Sons seeking to exonerate their long-dead parents for their spying for Stalin are resorting to dishonest evasions
On Sunday night, CBS broadcast a moving segment on its 60 Minutes program. Entitled “The Brothers Rosenberg,” the piece delivered a deeply personal account of how the young sons of Julius and Ethel Rosenberg—the Soviet spies executed in 1953 for passing secrets to Moscow—coped with that terrible event and got on with their shattered lives.
Robert and Michael Meeropol (they took the surname of their adoptive parents), just 6 and 10 years old when their birth parents went to the electric chair, are now old men, and they have campaigned for decades to clear Julius and Ethel, the only people executed by the United States for espionage during the Cold War.
None can deny that their story is chock-filled with pathos. CBS has them explaining how they asked to see the electric chair where their parents were soon to die, then recounting how there wasn’t exactly a long line of volunteers to take in the orphans of traitors back in 1953.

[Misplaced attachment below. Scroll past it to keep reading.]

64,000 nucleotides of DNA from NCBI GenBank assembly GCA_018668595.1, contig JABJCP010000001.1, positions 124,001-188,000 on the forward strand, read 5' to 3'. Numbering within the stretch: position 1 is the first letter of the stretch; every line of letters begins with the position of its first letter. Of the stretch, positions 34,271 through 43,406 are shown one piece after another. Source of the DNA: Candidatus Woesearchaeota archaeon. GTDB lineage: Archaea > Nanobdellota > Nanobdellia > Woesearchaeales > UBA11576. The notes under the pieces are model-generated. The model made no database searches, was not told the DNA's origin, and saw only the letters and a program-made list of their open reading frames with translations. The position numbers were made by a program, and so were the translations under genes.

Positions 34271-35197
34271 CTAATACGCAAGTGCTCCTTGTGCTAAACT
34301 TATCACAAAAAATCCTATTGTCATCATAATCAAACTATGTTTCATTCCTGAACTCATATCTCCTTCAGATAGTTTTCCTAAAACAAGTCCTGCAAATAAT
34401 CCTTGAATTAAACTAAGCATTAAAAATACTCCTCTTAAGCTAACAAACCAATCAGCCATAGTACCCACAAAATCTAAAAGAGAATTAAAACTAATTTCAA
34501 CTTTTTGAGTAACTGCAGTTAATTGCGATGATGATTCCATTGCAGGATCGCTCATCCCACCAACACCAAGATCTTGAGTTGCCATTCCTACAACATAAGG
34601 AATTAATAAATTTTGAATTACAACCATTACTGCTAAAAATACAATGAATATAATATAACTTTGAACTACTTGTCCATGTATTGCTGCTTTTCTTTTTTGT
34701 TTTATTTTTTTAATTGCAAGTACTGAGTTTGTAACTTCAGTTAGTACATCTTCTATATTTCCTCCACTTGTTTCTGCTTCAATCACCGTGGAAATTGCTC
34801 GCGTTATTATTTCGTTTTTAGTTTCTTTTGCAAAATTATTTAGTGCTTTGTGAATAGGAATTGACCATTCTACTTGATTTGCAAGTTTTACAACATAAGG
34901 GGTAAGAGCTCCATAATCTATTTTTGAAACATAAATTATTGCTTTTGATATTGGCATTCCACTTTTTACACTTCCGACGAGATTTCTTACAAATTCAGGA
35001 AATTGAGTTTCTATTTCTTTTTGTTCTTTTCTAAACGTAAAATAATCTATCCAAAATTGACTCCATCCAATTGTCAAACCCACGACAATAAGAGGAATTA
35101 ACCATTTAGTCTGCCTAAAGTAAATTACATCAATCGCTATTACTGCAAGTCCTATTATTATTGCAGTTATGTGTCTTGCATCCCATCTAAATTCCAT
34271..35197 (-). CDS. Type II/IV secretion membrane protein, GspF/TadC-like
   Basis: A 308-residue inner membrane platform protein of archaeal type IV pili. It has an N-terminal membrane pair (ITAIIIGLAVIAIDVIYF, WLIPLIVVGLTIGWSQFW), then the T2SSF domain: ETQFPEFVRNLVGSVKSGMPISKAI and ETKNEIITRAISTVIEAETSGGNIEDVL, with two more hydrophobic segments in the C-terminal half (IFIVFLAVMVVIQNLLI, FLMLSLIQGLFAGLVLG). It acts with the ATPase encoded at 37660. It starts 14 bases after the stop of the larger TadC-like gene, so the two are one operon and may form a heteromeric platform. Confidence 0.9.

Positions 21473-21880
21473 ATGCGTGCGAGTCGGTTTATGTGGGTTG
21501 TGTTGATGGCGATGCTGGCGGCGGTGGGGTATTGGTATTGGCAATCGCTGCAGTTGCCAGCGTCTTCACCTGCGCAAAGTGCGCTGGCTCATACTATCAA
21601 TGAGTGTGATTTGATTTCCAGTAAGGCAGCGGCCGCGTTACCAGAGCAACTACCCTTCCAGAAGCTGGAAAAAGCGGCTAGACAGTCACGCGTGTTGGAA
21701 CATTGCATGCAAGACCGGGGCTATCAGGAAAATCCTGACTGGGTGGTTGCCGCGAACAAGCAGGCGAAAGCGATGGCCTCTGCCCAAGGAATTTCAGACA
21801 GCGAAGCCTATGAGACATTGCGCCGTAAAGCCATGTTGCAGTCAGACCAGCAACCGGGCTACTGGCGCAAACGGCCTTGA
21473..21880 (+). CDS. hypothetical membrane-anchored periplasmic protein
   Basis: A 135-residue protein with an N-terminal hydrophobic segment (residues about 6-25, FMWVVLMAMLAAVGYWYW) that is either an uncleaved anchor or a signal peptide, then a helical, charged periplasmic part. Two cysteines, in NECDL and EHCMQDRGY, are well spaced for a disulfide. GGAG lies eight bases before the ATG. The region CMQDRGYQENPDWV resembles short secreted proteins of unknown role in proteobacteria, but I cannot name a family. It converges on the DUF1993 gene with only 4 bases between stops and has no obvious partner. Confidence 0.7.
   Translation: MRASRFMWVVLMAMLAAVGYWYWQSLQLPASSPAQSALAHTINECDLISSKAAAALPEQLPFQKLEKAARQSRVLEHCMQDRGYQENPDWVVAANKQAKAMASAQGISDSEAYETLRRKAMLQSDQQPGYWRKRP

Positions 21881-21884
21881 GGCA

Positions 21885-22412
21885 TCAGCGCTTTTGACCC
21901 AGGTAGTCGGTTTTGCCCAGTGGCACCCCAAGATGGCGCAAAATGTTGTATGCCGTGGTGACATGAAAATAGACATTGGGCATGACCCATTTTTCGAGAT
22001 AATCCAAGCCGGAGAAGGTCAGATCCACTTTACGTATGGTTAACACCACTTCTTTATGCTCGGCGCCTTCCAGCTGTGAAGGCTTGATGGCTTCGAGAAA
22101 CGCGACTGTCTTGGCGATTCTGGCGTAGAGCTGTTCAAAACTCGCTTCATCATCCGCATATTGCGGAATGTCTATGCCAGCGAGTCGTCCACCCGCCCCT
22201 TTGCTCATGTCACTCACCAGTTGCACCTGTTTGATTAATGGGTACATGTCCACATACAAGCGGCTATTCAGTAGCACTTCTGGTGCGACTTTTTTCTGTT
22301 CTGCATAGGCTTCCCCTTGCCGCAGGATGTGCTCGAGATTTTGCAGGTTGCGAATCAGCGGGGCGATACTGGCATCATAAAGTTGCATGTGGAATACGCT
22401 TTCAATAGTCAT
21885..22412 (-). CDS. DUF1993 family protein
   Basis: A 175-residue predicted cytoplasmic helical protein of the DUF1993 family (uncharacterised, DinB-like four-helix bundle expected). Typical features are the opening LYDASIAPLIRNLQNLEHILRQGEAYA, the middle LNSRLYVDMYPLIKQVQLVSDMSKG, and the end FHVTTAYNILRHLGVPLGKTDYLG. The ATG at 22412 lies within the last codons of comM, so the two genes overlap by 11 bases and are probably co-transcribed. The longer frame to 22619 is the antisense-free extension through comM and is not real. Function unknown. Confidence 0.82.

Getting their father off the hook for his service to Stalin, including passing atomic secrets to Moscow that helped the Soviets get “the bomb” years before anybody in Washington thought they would, became all but impossible in the mid-1990s, when the National Security Agency declassified top secret intercepts that made it crystal-clear that Julius Rosenberg was a Soviet spy.
Since then, the Meeropols have focused their attention on clearing their mother instead. Last year they sent an open letter to President Obama, asking him to exonerate Ethel. “Our mother was not a spy,” they stated, demanding that the White House “acknowledge that Ethel Rosenberg was wrongly convicted and executed.”
Read the rest at The Observer …